September 24, 2019
E-Bikes & E-Scooters: Drivers of Climate Action
E-Bikes and E-Scooters present a significant opportunity to cut carbon emissions by filling in the first and last mile gap and replacing cars for certain urban trips
Electric bikes and electric scooters, often referred to as micromobility, present cities with opportunities to advance sustainable transport solutions by replacing passenger vehicles. E-bikes and e-scooters offer people more ways to connect to their destinations without having to rely on single-occupancy vehicles, thus reducing high emissions trips. Streets can transform into safe spaces for more than just cars when these modes are scaled.
One of the major opportunities presented by electric micromobility vehicles is the ability to fill the first and last mile gap.
First and last mile
One significant challenge in mode shift – getting people out of cars and onto other forms of transit – particularly public transportation is the first and last mile problem. This problem occurs when people do not have low cost and efficient means for reaching mass transit, thus making them unlikely to shift modes away from motor vehicles. One of the major opportunities presented by electric micromobility vehicles is the ability to fill the first and last mile gap. For instance, e-scooters can be ridden by almost anyone, regardless of fitness or ability, for a short distance. E-bicycles can cover longer distances, making them more practical for first and last mile. With many shared systems, people have the opportunity to travel with e-scooters or e-bikes to and from transit hubs. Indeed, these modes have proven so effective, that they have been able to get people out of cars altogether.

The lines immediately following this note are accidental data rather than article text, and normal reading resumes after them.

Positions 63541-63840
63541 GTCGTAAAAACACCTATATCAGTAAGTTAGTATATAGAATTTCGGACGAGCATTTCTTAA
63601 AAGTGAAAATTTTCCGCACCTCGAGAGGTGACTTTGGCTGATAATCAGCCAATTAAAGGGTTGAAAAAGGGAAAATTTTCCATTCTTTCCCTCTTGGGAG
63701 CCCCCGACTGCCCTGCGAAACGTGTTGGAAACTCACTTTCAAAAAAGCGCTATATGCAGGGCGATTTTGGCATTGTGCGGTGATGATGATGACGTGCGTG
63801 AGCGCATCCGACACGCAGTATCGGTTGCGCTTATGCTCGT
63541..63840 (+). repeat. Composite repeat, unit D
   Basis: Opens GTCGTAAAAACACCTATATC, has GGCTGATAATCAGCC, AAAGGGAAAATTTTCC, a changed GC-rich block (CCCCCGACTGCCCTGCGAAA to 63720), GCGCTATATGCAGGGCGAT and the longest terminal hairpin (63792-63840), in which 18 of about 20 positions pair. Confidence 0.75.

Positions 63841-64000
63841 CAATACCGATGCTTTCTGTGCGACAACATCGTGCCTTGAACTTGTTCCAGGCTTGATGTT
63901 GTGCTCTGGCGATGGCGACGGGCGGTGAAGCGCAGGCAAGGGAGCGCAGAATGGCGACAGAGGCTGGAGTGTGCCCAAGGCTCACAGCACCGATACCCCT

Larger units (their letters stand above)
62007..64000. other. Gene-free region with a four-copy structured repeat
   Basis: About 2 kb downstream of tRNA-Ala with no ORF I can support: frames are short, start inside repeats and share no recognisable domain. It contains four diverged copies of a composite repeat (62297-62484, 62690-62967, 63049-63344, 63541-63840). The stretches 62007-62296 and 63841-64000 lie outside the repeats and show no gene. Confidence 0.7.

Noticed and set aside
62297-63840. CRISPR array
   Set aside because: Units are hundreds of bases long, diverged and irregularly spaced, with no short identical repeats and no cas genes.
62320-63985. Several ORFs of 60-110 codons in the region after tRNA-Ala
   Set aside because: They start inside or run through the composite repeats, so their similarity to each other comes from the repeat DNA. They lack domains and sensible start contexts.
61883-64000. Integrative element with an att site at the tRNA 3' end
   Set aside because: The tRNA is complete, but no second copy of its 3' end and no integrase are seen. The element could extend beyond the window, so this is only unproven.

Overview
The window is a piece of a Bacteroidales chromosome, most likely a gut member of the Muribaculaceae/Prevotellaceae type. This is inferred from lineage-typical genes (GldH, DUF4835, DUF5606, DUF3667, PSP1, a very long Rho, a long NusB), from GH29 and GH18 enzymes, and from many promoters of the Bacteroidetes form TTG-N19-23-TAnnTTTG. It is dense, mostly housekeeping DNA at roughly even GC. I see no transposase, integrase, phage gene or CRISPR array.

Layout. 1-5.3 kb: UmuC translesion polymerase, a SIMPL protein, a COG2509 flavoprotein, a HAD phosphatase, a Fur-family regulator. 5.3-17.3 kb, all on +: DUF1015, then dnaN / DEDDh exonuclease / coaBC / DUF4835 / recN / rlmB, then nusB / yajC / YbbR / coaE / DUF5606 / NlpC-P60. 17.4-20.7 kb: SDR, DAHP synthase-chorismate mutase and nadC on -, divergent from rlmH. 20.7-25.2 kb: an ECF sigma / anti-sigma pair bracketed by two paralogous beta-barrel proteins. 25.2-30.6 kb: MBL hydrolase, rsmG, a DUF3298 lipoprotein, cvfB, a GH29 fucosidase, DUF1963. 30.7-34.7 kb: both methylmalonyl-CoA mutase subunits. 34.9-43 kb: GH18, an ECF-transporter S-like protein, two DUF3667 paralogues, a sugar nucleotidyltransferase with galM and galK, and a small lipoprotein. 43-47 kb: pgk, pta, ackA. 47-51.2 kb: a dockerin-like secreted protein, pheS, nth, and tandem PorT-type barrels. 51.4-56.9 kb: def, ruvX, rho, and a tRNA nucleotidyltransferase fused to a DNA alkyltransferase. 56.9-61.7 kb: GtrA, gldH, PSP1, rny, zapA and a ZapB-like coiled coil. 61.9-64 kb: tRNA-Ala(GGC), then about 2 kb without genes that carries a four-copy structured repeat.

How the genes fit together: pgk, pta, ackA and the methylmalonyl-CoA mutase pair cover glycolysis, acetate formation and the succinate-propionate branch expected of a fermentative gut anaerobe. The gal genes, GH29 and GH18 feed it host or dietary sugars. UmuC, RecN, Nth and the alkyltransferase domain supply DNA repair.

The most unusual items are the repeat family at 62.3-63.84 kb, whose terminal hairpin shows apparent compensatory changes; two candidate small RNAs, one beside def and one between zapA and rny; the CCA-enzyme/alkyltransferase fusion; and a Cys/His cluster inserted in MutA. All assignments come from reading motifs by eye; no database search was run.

Replace car trips
Most urban trips are less than 5 kilometers; a short enough distance that it can be traveled by e-bikes and e-scooters in roughly the same amount of time as personal vehicles. Thanks to the boost in speed from electricity, these devices can cover more ground faster than traditional, non-electric bikes and scooters. Replacing cars presents significant climate benefits: if the mode share for e-bikes rises to 11%, we could see a 7% decrease in CO2 emissions from the urban transport sector by 2030, which is equivalent to taking 134 million cars off the road. Up to 50% of short-distance car trips in US cities, and up to 70% in UK cities, could be replaced by electric micromobility modes. Furthermore, e-vehicles can function easily within existing cycling infrastructure making their adoption fast and relatively straightforward.
Cities stand to benefit from a shift to e-scooters and e-bikes – increasing ridership in public transport and getting more personal vehicles off of the road will ease congestion and increase public space. Indeed, the more non-cars on the street, the safer the streets will be for everyone, especially pedestrians. To reap these benefits and support electric modes of transport, cities should begin by making sure that low-speed e-bikes and e-scooters (under 25 kph) are legal and regulated like bicycles, not motor vehicles. Cities should also reinforce existing cycling infrastructure to accommodate more e-bicycles and e-scooters. If cycling infrastructure does not exist, this is the opportunity to build it. For dockless vehicles, cities should have clear regulations on the storage of the vehicles to ensure that sidewalks are not blocked. Luckily, many of these changes are feasible and do not require significant financial investment.
Widespread use of electric scooters and electric bicycles can only catalyze a shift away from private vehicle usage, bringing about significant climate benefits. Scaling these modes will only increase their benefits. It’s up to cities to take an active role in successfully supporting electric scooters and electric bicycles so that their adoption is safe and positive. During this climate week, it is important to remember that with innovation and imagination, opportunities to fortify the battle against climate change.